Today, I turn 26. I think I can officially have a “quarterlife crisis.” Yes, I know that’s pretty generous, assuming I’ll live to 104, but hey, with science and technology, maybe life expectancies will shoot up…
Though I used the term previously, I recently read about it at Krunk4Ever. That led me to an article about the phenomenon, which led me to a book on the subject. I checked the book out from the library (Shapiro Undergraduate, AKA the UGLi) and figured it’d be an interesting read.
Basically, the phenomenon is that people these days are on a fixed track for much of their lives, up til around their twenties. They go to grade school, do well in that, go to college, do well, and maybe go to grad school. After getting a terminal degree, they actually have choices to make. They need to decide what they’ll do for the rest of their lives. This can seem daunting, apparently. I suppose I myself feel that way, though mostly I think it’s empowering and exciting.
The article I read was concise and informative. The book is a bit too long, too colloquial and seems to talk down to the reader a bunch. There’s also lots of random references, like a testimonial that uses Back to the Future to drive home the point about rejection (Marty’s dad is a wuss). Basically, the book is composed of a bunch of examples of people who had quarterlife crises and what they did to get out of them. Here’s one of my favorite excerpts (of the amount I read (I only got about halfway through the book before deciding it’s a waste of my reading time)):
… I realized that I don’t want to make marriage my goal, because I’m afraid that if marriage is a goal for me, then I’ll settle for some less-than-perfect man when I hit 30 just because the time is right… I have a backup plan: if I’m not married by 30, I’ll buy a cat (I already have two). And then if I’m still single at 35, I’ll buy another cat. And then, if I’m still single at 40, I’ll buy another cat, which means my goal in life is this: at the age of 40, I’ll either be married or have five cats.
I’m going to go out on a limb here and guess that Sandra has an ALA-accredited degree… Librarian!
Maybe one thing that just annoys me about the book is it’s full of whiny twentysomethings complaining about their lives that aren’t really that bad. Everyone wants a job that’s fulfilling and interesting. But those don’t come easily; if they did, everyone would have them. The book claims the profiles are from multiple ethnicities and regions of the US, but it reads like Stuff White People Like. This is kind of amazing because the book came out years before the blog.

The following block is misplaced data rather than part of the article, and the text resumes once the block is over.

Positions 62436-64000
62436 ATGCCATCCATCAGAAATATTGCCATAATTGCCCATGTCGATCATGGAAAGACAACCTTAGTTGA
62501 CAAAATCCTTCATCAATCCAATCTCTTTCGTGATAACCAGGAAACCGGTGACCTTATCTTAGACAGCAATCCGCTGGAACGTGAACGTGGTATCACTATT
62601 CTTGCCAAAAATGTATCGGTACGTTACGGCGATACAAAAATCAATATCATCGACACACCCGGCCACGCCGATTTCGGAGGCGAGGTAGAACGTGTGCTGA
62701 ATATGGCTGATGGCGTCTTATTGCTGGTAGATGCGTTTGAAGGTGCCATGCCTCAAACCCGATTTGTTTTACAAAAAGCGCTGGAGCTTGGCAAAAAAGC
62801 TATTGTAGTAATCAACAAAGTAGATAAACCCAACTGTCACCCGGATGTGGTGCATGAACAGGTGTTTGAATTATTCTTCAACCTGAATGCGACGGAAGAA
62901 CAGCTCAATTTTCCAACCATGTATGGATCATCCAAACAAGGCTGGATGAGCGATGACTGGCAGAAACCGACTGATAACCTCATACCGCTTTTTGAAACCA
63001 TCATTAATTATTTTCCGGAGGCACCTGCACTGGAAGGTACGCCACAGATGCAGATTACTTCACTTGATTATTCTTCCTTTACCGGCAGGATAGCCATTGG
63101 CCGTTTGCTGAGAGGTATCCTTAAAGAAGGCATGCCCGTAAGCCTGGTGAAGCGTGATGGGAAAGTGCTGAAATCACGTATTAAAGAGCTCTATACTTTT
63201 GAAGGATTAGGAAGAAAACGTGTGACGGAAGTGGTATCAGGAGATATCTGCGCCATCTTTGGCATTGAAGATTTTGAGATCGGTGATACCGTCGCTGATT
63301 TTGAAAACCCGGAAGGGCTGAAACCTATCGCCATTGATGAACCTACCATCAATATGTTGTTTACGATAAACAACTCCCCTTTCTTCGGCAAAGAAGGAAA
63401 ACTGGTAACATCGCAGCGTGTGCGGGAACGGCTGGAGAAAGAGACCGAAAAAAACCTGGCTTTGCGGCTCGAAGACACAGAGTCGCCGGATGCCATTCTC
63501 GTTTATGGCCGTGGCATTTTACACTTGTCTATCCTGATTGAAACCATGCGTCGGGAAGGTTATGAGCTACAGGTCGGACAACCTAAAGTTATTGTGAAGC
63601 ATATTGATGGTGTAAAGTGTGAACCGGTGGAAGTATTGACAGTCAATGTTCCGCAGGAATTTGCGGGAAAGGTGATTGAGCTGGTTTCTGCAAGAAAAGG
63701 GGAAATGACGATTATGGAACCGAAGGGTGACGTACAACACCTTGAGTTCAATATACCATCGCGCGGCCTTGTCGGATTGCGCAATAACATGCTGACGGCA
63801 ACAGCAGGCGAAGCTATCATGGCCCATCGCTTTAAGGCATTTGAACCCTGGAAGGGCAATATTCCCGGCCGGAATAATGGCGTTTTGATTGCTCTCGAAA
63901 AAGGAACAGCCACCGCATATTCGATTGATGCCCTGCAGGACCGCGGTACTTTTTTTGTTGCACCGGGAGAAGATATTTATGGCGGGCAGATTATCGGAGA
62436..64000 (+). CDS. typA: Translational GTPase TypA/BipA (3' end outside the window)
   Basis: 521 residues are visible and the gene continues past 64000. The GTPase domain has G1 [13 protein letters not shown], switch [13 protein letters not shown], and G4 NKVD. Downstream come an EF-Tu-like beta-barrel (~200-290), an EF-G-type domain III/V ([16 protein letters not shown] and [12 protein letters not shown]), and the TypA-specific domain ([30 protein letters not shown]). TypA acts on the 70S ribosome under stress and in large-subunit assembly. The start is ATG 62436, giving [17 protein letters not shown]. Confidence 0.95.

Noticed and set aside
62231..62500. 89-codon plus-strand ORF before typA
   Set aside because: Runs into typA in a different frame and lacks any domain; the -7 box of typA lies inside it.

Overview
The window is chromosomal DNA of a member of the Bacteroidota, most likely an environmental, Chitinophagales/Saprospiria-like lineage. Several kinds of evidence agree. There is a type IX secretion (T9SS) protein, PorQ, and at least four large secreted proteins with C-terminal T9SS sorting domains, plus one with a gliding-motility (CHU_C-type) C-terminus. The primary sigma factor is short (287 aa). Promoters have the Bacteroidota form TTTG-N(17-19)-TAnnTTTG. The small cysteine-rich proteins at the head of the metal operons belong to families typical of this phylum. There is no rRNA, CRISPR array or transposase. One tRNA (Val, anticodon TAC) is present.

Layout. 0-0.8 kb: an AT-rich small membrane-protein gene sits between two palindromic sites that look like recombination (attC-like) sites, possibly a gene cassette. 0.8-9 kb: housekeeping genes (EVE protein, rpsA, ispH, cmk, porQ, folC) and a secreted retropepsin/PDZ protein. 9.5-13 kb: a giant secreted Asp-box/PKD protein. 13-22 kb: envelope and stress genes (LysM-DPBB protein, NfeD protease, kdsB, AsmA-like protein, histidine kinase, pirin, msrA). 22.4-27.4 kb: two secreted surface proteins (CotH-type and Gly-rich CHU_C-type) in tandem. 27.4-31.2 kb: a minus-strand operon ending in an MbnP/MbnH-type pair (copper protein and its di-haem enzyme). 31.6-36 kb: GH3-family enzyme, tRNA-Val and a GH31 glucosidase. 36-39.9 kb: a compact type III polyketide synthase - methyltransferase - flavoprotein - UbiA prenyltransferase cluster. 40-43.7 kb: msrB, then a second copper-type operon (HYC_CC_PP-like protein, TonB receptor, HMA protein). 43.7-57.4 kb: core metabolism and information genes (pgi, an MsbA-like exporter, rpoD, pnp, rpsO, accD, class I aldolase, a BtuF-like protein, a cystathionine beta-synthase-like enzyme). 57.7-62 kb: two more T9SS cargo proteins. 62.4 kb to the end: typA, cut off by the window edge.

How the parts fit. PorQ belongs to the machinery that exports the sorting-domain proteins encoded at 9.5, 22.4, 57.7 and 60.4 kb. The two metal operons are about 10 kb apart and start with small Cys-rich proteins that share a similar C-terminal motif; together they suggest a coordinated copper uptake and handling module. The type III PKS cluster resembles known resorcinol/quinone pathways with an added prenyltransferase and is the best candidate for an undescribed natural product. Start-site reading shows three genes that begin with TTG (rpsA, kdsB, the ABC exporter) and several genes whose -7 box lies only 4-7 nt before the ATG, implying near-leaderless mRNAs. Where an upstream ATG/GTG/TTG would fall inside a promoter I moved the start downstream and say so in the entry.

I guess my own experience has been a bit different. For a while I didn’t know what I’d end up doing, but I was pretty confident I’d be okay in the end. I just realize that as bad as things might seem, they could definitely be worse. I’ve also been extremely lucky, getting into a great graduate school program, securing a job before graduation, etc, so maybe I have enough direction that this crisis doesn’t apply.
I’ve had a few life experiences that have shown me that living life to the fullest is really important. There isn’t really time to doubt yourself and get into a slump. After all, the quarterlife crisis assumes you will live to 100. It assumes that you will have much more life ahead of you. While that may be true, I’ve seen firsthand that life can be cut very short. I think the trick is living with intention and enjoying life however you can. Roll with the punches; play it by ear. This doesn’t mean to forgo planning, but don’t sacrifice too much for the distant (unpredictable) future. It sounds clichÃ©, but really, I think it’s a good motto to have.
Some people are not even lucky enough to reach their quarterlife crisis. That seems to make the “crisis” seem a bit more manageable. While this is a pretty far-out comparison (being unsure of your life is better than being dead), I think it helps to put the thing into perspective. Be sure to check back in ~25 years for my mid-life crisis thoughts!